Washington, DC – Rural medical services using improved technology known as telehealth will receive a boost under a proposal co-sponsored by Idaho Senator Mike Crapo and cleared by the U.S. Senate. Crapo joined Senator John Thune (R-South Dakota) to sponsor an amendment to the Fiscal Year 2008 Labor, Health, Human Services, and Education Appropriations bill that adds $6.8 million to increase telehealth resources across the nation. The amendment has been approved as part of the bill, which is due to be voted on later this week.
“Telehealth uses digital technology and the Internet to allow prompt, accurate diagnosis and treatment even when patients and doctors are many miles apart,” Crapo said. “The use of telehealth is critical for residents in rural states like Idaho. It is already working here and we need to expand it to every corner of the state and nation.”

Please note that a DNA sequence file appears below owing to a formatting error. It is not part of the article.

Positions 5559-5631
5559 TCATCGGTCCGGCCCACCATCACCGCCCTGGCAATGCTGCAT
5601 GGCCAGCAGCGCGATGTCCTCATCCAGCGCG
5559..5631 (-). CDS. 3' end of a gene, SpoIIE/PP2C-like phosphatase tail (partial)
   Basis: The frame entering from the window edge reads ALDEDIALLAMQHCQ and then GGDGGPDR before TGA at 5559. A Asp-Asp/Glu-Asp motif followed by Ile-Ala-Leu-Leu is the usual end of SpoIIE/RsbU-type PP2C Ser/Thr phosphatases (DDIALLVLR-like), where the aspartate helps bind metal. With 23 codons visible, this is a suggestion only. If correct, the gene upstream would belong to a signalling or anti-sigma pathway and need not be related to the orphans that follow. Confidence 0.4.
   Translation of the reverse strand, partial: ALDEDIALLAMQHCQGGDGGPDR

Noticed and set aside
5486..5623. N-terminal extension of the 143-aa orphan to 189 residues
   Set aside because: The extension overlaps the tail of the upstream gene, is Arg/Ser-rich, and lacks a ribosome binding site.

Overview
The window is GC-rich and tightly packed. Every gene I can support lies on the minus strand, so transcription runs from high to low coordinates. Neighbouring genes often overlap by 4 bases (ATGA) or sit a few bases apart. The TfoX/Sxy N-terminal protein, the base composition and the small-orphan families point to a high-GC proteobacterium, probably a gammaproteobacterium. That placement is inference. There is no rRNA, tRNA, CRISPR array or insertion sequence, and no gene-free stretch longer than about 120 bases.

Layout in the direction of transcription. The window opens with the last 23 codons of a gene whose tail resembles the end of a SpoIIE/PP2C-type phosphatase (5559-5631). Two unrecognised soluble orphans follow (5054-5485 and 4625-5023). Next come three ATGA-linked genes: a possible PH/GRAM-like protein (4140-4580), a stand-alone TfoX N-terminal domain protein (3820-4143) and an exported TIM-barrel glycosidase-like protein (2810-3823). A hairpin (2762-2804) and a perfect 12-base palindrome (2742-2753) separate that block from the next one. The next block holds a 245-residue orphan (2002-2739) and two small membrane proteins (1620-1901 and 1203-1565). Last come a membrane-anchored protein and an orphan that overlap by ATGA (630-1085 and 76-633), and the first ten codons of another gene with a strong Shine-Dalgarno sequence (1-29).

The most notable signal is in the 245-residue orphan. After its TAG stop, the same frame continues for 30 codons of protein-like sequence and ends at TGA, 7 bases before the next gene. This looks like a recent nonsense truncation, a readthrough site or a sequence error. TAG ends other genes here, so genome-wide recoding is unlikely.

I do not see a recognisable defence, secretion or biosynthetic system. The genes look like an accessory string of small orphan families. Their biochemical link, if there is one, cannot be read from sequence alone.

Crapo is joined by Senators Debbie Stabenow (D-Michigan) and Kent Conrad (D-North Dakota) in sponsoring the amendment. If approved, the Office for the Advancement of Telehealth would receive a total of $13.8 million for telehealth improvements around the nation.
Crapo has been recognized for his efforts on telehealth and interactive medical technology by the Steering Committee on Telehealth and Healthcare Informatics. Idaho State University in Pocatello and the Institute of Rural Health at ISU have provided significant leadership for telehealth technology in Idaho.
A member of the Medical Technology Caucus, Crapo has been a strong proponent in Congress for breakthrough medical technologies. He helped establish a telehealth link to study diabetes and other health issues for the Coeur d’Alene Tribe in Plummer.